Detroit’s move to June may indeed prove fruitful from both a press and public perspective, but the end of its January run was likely not the send-off organizers had in mind.

Perhaps the news cycle will be just as sunny as the weather in 2020. This year, though, the mood was as gray as any winter day. The NAIAS’s goodbye to January was mostly bitter, with very little sweet.

[Images © 2019 Tim Healey and Chris Tonn/TTAC]

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14 Comments on “2019 Detroit Auto Show in the Rearview – A True Winter of Discontent...”

  • avatar

    Went to that show once and it was to see the Challenger and Camaro concepts in 2006. Weather wasn’t an issue, it was something fun to do in the middle of winter. End of an era I guess!

  • avatar

    The good news for the circuit is that with every manufacturer promising roughly 20 new EVs by 2021, there should be *tons* of introductions in the near future.

  • avatar

    Not a dang thing was revealed that I actually wanted to see.

    Last time I went to NAIAS was back when the 1st Gen Aurora was brand new on the floor. So glad I wasn’t there this year, I can’t really see a point to going.

    Wake me when the new Bronco is officially revealed.

  • avatar

    We old buggers remember the late 60s-early 70s when the show was in November because that was new model into time for the big three. I also remember being able to get to Cobo early on a Saturday afternoon in those days and the Cobo roof lot was half empty. Plenty of parking.

    The concepts I have seen put forward for the summer show look more like a carnival of hucksters than a serious industry event.

    I’m still debating about going when they let the mob in next week. I would like to check out a Regal, though I wouldn’t buy one. I always liked to check out the Audis and Bimmers, but they aren’t there this year. Ford and Chevy have killed the models that interested me. I’d like to check out the Renegade and Compass, but the Jeep stand has always been such a mob scene I didn’t feel like fighting the crowd. I would want to check out the latest Mazda3, but Mazda isn’t there anymore. I can look at VWs when I have my VW at the dealer for an oil change. Not much left at the show to look at.

    • 0 avatar

      When did they move the show to January? I thought it was always at that time. (And I grew up in the Detroit area — moved to Toledo in 1984, age 14.)

      • 0 avatar

        >>When did they move the show to January?<<

        It must have been in the 70s. It was in November when I was local, through 73. I lived on the other side of the state after that. Drove over for the show in 80, and that show was in January.

        The irony is, now that the show has shrunk so much and so many brands have abandoned it, that there is plenty of room on the floor for vendors and food stands, 15-20 years ago, show organizers were threatening to move the show due to lack of space at Cobo.

  • avatar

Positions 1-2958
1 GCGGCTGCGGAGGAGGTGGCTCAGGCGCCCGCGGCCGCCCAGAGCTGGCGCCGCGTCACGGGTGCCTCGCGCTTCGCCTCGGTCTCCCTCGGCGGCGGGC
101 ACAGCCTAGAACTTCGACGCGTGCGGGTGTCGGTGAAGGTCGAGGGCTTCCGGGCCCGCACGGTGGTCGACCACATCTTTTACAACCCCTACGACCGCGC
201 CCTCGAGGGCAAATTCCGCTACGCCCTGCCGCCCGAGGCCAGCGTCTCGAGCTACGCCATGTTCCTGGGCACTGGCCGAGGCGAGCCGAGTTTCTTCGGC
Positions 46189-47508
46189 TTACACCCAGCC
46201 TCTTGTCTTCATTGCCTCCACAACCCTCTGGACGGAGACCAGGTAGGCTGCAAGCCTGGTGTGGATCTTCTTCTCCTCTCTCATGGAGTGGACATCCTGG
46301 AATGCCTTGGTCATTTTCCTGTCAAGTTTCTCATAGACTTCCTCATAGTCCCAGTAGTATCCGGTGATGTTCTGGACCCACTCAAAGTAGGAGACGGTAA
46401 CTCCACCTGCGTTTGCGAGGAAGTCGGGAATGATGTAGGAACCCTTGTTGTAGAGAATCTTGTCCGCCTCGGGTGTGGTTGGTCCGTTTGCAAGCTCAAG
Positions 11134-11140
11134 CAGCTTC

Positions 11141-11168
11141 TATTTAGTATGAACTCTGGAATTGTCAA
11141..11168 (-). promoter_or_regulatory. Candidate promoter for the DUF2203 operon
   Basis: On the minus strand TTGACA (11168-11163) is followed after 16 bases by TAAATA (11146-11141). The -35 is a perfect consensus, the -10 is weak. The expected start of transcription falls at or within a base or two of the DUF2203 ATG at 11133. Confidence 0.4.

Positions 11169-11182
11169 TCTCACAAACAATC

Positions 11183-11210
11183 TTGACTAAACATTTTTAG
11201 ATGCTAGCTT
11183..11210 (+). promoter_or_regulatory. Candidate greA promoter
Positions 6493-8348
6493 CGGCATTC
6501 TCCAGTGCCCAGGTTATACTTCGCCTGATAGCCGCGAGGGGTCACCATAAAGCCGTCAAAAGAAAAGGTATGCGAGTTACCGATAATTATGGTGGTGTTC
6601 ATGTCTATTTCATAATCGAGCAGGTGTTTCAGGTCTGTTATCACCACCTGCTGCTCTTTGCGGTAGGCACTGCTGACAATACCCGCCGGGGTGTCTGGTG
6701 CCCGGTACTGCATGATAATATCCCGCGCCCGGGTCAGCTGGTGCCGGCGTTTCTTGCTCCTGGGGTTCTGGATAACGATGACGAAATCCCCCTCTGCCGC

Brutal show environs.
    Nasty cops. (worst in the country)
    No cars.
    Hot inside the show. (good luck checking you coat)
    275$ hamburgers.
    PR BS on 11


    • 0 avatar

      “Brutal show environs.”

      Cobo Hall was recently renovated. I don’t see it lacking in amenities compared to McCormick Place or the Javits Center.


      I parked on Second, about two blocks from Cobo’s entrance, for free. Yes, it’s annoying because you never know if the rooftop parking will be open and the two parking structures across Congress are usually full, but there is underground parking just down Jefferson and you can always park in Greektown and take the People Mover for 75 cents.

      “Nasty cops. (worst in the country)”

      I don’t like cops in general but the cops who work the show have always been polite and professional as far as I can tell.

      “No cars.”

      Depends on the year. It was a relatively fallow year this time around.

      “Hot inside the show. (good luck checking you coat)”

      I wore my insulated varsity jacket the entire first day and didn’t feel uncomfortable. As for checking your coat, the Knights of Columbus will gladly check your coat for $4, right near the Congress street side of the building, unless you agree with Senator Harris that the KofC is somehow nefarious.

      “275$ hamburgers.”

      I wouldn’t know. I keep a kosher diet.

      “PR BS on 11”

      It’s a trade show, of course there is PR BS. No worse than at the CES or NAMM. You think guitar companies don’t hype stuff at NAMM?

  • avatar

    L.A. Auto show in 2018. Parking $25 plus.
    For me, I took the Metrorail, $1.75 each way, stopped 1 block from the show, not 4 blocks like the cheaper car parks.
    Is this an archetype of future Car Shows??? More mass transport and fewer solo autos???????

  • avatar

    “or the fact that the Mustang, as cool as it is, means much less to the Blue Oval bottom line than the line of Explorers it introduced.”

    So, we shouldn’t be excited for a Mustang with big power, we should just be sad that it doesn’t sell as well as a family vehicle.

    “Ram’s HD truck also slipped a little under the radar, or at least my radar, because as cool as honkin’ big trucks are, most of us will never have use for one.”

    Most of us will never have use for a 700+ hp sports car, an AWD rally car for the street, a low-slung sports coupe for $50k, or any of the other exciting and interesting vehicles shown. Should we only show up to look at minivans and Corollas? I mean, they’re the most useful.

    Sounds like you wanted to be bummed out, and you found a way to make it happen. Fast cars, big trucks, a hilarious situation for Infiniti, BUT, nothing worth looking at. Yawn.

    • 0 avatar

      “So, we shouldn’t be excited for a Mustang with big power, we should just be sad that it doesn’t sell as well as a family vehicle.”

      The best selling sports car in the world means a LOT to the Blue Oval.

  • avatar

    Its over? So no midengine Corvette again?

  • avatar
    Michael S6

    The Detroit auto show has been seriously wounded by the exodus of luxury and foreign cars. Additionally even the big 3 and the asian contingency have few notable new vehicle introduction this year. Can’t get excited about the 6,7.8 hundred horsepower mustang versions and the mid engine Corvette is delayed. No reason to trudge to Cobo this year.

  • avatar

    A car made of Poppin’ Fresh Dough is debuted and the masses aren’t excited?!

    Imagine the QX’s impact absorption!